The first reference to the Reader's Digest magazines, and the articles from which this device originates, is in chapter 7 of the book.
In the oldest magazines, there's a series of articles where organs in the human body talk about themselves in the first person: I am Jane's Uterus.
I am Joe's Prostate.
No kidding, and Tyler comes to the kitchen table with his hickies and no shirt and says, blah, blah, blah, blah, he met Marla Singer last night and they had sex.
Hearing this, I am totally Joe's Gallbladder.
, Chuck Palahniuk
- Chapter 7
In the book it was Joe, for the film this was changed to Jack. Likewise, Jane was changed to Jill.
Because of Edward Norton's character in the film frequently using these phrases to express his feelings ("I am Jack's Complete Lack of Surprise"), some people (including the crew on the film set) call this character Jack.
I really can't see why, other than for the convenience of having something to call him.
"The Narrator " is what I tend to call him, because that's what he's listed as in the movie credits, and in the book he takes the narrative first person perspective. This, sadly, seems to have become quite popular, to the extent that on the DVD he is (apparently) called Jack. I have also heard that in certain scenes of the DVD he is captioned as "Rupert" (this being just one of the many fake names he gives at the self-help meetings.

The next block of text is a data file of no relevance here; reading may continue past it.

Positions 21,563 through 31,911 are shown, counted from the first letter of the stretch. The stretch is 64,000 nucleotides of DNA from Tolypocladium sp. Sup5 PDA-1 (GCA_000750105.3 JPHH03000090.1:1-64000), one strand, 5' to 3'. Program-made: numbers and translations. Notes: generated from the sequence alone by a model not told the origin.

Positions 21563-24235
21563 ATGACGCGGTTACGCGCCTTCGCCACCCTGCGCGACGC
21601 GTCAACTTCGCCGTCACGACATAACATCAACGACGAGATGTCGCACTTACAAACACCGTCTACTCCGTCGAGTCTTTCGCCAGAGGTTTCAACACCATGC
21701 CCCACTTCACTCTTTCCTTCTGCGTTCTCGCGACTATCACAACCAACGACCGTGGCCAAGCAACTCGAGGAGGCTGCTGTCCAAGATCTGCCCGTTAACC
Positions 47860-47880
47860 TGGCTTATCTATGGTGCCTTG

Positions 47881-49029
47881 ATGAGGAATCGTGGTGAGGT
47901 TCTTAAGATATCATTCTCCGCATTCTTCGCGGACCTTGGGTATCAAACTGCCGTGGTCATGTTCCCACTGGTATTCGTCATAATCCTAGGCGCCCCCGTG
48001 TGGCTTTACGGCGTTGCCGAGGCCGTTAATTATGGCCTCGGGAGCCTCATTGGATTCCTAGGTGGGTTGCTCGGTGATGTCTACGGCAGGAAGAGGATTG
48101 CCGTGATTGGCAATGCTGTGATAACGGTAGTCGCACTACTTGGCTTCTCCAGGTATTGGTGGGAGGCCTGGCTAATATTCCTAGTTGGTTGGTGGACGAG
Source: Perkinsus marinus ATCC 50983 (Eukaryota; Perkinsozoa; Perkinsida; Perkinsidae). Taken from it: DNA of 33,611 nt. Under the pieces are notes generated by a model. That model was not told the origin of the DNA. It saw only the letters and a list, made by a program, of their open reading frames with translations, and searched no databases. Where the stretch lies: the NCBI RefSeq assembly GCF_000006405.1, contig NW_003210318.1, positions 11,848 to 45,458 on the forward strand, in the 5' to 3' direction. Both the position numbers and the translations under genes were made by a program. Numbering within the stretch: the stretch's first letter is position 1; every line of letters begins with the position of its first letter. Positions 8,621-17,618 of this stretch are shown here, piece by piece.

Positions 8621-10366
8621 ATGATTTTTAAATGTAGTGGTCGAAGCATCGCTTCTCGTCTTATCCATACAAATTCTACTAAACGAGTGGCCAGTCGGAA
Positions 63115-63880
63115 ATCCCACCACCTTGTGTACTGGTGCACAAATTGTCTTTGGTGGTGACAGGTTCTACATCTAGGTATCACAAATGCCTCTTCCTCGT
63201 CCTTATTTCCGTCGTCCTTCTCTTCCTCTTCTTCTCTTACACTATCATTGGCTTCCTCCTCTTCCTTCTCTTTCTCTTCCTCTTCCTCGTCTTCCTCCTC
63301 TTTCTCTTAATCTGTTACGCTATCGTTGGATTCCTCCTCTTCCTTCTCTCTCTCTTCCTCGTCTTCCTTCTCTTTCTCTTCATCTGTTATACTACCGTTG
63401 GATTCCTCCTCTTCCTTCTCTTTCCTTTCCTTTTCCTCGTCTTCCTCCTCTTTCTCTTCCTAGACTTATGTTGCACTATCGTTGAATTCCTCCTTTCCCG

In actual fact, we never learn the narrator's name. In the film, one scene ends with the Narrator giving Marla his phone number, and her saying that he forgot to put his name. A bus goes past. The scene ends.
In short, I am Joe's ... (or Jack's ...) is NOT a hidden clue as to the Narrator's name. Any search for this name is futile (there is a rather irritating discussion on IMDB which illustrates this quite nicely. "It's Jack", "It's Joe", "isn't it Rupert?"). It's a very funny narrative device.